One of the Art Deco buildings

We visited the Museo Nacional de belle Artes which features the works of Cuban artists from colonial times to the present day. It was fascinating to see the progression of styles and influences from major European eras. It was great having Carlos with us to give further insight into the Cuban artistic tradition.

Lunch was in a small restaurant, and proved really pleasant both ambience and food, unlike the ‘food barns’ we had endured previously.

We then went to the art school where Carlos teaches. It was an enlightening tour of various classes and seeing the students’ works at various year levels, very sobering considering our meagre effort. We were relieved we could opt out of exhibiting our now quite ‘non-existent’ work.
Carlos with some of his art works

Dinner was to be provided and with no other information assumed it was at the hotel but it seemed there was no voucher (which eventually was sorted out). With various difficulties and muck ups, I dubbed Cuba – ‘China of the Caribbean’ and anyone who has been to China and had a number of dealings with organisations there will understand what I mean.

Next Vinales.

Tuesday, 10 May 2016

Merida- Mexico February 2016

After a 30 hour journey I awoke early and bleary eyed on my first day. My accommodation was the Hotel Reforma just around the corner from the main square. Off I went to explore the area. The cathedral dominates the square though it has a plain interior unlike Spanish churches which would have influenced the churches here. The acoustics are incredible and when the organ was playing it sound rich and grand. I discovered later that during the Mexican Revolution that Salvardo Alvarao Rubio then a soldier and later the governor of Yucatan made many sweeping changes for the betterment of the peasants and Mayans. He believed that religious fanaticism and loyalty to the church was harmful and hampered development of a modern society. He closed the churches and confiscated icons and relics. Which explains the plainness of the cathedral. Casa de Montejo built in 1549 is on the south side of the main square. It originally house soldiers but was soon converted into a mansion for the Montejo family, the conquistador Francisco Montejo came here in 1541. The mansion stayed in the Montejo family until 1970 and now houses a bank and museum. On the façade of this building conquistadors with halberds stand on the heads of ‘generic’ barbarians (though not Mayans) one can’t escape the association.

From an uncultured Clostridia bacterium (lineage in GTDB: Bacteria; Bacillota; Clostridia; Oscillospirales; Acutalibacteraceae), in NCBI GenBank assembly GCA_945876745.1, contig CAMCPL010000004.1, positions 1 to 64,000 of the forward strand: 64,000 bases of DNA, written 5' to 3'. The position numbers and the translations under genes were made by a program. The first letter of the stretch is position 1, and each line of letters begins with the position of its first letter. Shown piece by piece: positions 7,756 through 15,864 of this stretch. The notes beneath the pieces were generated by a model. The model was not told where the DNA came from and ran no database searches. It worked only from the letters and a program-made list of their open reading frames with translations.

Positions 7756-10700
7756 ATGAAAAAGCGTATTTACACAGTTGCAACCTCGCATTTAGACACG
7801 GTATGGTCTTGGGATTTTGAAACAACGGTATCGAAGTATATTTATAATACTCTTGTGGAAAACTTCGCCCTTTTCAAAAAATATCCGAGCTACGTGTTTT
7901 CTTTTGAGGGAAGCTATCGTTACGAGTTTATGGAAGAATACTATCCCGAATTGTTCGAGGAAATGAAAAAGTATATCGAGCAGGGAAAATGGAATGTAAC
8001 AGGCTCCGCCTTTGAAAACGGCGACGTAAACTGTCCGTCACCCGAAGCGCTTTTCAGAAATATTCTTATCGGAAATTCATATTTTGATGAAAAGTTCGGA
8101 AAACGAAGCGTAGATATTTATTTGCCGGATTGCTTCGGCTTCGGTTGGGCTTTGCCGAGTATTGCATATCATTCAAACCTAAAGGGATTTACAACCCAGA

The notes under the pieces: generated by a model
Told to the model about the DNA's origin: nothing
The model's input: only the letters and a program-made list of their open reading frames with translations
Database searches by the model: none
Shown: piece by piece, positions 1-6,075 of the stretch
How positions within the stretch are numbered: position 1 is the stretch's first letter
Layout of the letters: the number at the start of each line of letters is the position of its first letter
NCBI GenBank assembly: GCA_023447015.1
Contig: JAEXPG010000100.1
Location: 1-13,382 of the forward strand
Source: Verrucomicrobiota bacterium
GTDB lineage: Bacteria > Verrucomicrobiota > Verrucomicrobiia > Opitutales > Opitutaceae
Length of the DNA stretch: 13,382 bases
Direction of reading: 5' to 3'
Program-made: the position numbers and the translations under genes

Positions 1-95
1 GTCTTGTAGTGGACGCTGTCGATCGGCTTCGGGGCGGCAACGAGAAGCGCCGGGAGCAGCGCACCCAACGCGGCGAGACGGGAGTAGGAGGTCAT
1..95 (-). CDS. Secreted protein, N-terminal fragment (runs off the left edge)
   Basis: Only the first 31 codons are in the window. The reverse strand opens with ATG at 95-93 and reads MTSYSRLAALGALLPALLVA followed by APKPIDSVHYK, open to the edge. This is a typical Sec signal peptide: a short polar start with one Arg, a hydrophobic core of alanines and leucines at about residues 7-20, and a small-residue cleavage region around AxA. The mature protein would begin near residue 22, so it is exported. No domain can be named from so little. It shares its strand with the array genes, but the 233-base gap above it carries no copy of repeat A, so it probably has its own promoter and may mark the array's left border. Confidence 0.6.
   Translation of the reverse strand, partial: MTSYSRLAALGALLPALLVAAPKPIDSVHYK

Façade of Montejo Mansion

Merida was founded on the abandoned Mayan city of T’HO. The stones from the surrounding Mayan pyramids were used to build the cathedral and other public buildings and churches. I returned to the hotel in the afternoon for a siesta as I was still tired from my journey. Met a German woman on the balcony and we decided to have dinner together that night. After dinner we went to the cultural show in the square, a Mayan ball game with the ball on fire. The next day I went on a small group tour to Chichen Itza. I was the only English speaker of the group, though there was a German on board who spoke both Spanish and English which helped. When we arrived I was split off to go with a group who had an English speaking guide. Chichen Itza is well worth a visit and the information provided was fascinating the Mayans had ceremonies that involved blood-letting but human sacrifice started through the Toltec’s influence.
Chichen Itza

We visited a Cenotes which is a pool which is part of an underground river system. I was very inviting and we could swim there unbeknown to me because I didn’t become prepared to do so. We had a meal around 4.00 pm so when we arrived back in Merida at 6.30 I was feeling tired and not hungry. I rested then went out for a coffee and cake. The police band was playing in the Grande Plaza and the infectious Mexican music had my hips swaying. There was a cultural show later but I was very tired and returned to my room. The following day was Sunday and there were market stalls in the main plaza as well as in the other smaller town squares. More catchy, danceable Mexican music was playing with many people listening and dancing.